Durable Goods Orders were reported this morning and were stronger than expected. This is a very volatile datum. Continuing Jobless Claimswere also reported higher than expected. The markets ignored the Jobless Claims number and gained strength on the Goods number.
Markets are desperate for good news. Consumer confidence is neither a leading nor lagging indicator. It may be the most timely and least important of all economic data. It is a measure of how you feel today and would produce a different reading if measured in two days or even if measured in the evening as opposed to the morning. So why was there a 2%+ rally in the major indices yesterday on this report, particularly as it came on the heels of an awful housing report? Frustration. Investors are frustrated with this downturn and want it to be over with. Wishfulness and hope have investors clinging to the smallest upbeat crumbs. We suggest that wishfulness and hope are insufficient elements for sound investing.
Things are getting better. The rate of economic decline appears to be slowing. We have said for well over a year that recovery will hinge on housing prices and credit market improvement. From an article this week in the Washington Post, “But the glut of foreclosed homes is pushing down prices, according to the National Association of Realtors, noting that 45 percent of the market is made up of distressed properties. That is expected to get worse as more homeowners fall into foreclosure after losing their jobs and banks restart the foreclosure process after implementing moratoriums late last year.” The Post covered both our concerns: falling housing prices and soaring bank loan losses translate into a cautious consumer and contracting credit.
The bond market isn’t helping. Yields on 10-year Treasury Noteshave risen from 2.5% in mid March to 3.7% yesterday. That means bond prices have fallen as investors have increased their appetite for risk and in the face of increased Treasury purchase commitments by the Federal Reserve. This is a problem in several ways: mortgage rates will move higher, making houses less affordable and decreasing already weak demand; consumers will be less likely to use credit to purchase large-ticket items such as cars; and the increasing cost of capital will constrain companies inclined to finance growth through borrowing. We expect the government to take all necessary steps to keep rates down. Watch for more government intervention!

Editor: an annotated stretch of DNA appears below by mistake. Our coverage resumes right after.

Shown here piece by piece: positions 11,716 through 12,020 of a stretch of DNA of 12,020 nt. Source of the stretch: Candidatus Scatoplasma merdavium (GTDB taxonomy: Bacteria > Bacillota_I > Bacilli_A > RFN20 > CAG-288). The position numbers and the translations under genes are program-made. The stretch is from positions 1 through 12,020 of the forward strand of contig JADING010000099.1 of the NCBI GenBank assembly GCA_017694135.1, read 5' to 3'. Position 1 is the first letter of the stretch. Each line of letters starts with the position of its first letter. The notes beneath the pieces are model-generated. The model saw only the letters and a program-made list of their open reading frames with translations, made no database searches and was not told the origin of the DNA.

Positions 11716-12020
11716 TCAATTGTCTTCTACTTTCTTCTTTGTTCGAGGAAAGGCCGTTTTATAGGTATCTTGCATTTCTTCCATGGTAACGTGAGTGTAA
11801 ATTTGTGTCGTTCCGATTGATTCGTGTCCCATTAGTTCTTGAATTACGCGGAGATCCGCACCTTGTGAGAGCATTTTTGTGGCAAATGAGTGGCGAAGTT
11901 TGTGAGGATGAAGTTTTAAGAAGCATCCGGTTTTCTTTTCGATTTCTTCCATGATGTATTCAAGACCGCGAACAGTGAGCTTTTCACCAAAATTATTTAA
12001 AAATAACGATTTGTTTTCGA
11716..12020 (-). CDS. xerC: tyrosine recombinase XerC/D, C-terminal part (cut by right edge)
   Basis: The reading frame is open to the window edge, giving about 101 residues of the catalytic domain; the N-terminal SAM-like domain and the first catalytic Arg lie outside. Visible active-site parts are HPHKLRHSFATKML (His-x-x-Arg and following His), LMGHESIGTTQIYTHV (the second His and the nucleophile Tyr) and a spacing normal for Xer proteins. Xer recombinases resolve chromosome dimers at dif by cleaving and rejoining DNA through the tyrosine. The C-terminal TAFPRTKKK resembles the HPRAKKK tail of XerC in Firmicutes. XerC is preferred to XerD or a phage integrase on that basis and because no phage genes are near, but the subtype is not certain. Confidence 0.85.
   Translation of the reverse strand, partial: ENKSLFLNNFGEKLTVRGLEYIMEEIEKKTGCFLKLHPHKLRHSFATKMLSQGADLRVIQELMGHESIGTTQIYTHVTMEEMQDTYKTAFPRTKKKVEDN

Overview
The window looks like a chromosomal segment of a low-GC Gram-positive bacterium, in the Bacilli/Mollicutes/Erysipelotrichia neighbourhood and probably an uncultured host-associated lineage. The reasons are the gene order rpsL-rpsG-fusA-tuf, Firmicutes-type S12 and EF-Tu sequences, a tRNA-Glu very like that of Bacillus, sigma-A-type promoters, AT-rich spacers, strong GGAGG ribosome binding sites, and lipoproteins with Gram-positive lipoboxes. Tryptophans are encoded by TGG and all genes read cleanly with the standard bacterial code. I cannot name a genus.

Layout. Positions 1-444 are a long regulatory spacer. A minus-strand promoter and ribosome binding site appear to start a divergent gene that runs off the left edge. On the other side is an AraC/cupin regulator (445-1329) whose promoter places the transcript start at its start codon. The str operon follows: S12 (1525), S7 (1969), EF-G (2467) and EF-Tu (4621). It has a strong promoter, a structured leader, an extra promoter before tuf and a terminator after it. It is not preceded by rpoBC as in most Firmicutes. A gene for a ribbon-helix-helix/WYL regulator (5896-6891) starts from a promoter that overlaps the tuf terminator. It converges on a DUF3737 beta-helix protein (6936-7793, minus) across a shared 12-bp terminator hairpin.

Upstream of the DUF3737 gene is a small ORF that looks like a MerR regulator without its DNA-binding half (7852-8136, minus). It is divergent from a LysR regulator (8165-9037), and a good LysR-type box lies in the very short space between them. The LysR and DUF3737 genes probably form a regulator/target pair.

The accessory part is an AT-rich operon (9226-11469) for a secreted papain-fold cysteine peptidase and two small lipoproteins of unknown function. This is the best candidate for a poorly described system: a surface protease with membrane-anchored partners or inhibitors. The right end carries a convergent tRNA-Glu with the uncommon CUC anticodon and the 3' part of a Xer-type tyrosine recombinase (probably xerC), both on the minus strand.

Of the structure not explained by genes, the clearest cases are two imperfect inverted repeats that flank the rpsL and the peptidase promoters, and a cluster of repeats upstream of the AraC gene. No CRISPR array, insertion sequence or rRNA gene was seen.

At the same time, oil prices are spiking again. Oil is up over 100% from the lows posted at the end of 2008. Given the precarious state of the US consumer, we wonder how well received higher gas prices will be at this stage in our “recovery”. Recall that $150-per-barrel oil was likely the straw that broke the camel’s back in late 2007 and early 2008. Consumers simply cannot afford this tax right now.
My esteemed friend Doug Kass and I were talking about the expanding jubilance this morning. I described myself as “a sentiment-contrarian, data dependent, bull/bear schizoid.” Right now the popular sentiment is too rosy, and the data are too dour. I am being very careful.
Calls from clients question our defensive position. They question defense because the market’s gone up. They feel good and they want in! My oldest rule for investing is “if it feels bad, do it!” If selling feels bad: sell, and conversely, if buying feels bad: buy.
Emotion is the greatest foe of the long-term investor.
As you think about what makes sense to you in today’s market, ask if you can support your “sense” of things empirically. Frequently, investors approach me with an investment thesis built on their magazine and newspaper reading. They form thoughtful and reasonable investment strategies based on the collective current headlines. By the way, I find that headlines follow a sort of herd consensus: The Post writes about a topic and therefore legitimizes it for The Times.
My challenge is: do numbers support the reasonable strategy? It may sound intellectually fascinating, but will the numbers hold water? (I love mixing metaphors.)
The recent dramatic increase in share prices against a backdrop of declining economic indicators, albeit slowing declines, doesn’t add up.
Keep your powder dry and exercise extreme caution when committing new investment dollars. This recession and Bear Market will end but probably not on your schedule nor on mine no matter how badly we may want it.
Michael K. Farr is President and majority owner of investment management firm Farr, Miller & Washington, LLC in Washington, D.C. Mr. Farr is a Contributor for CNBC television, and he is quoted regularly in the Wall Street Journal, Businessweek, USA Today, and many other publications. He has been in the investment business for over twenty years.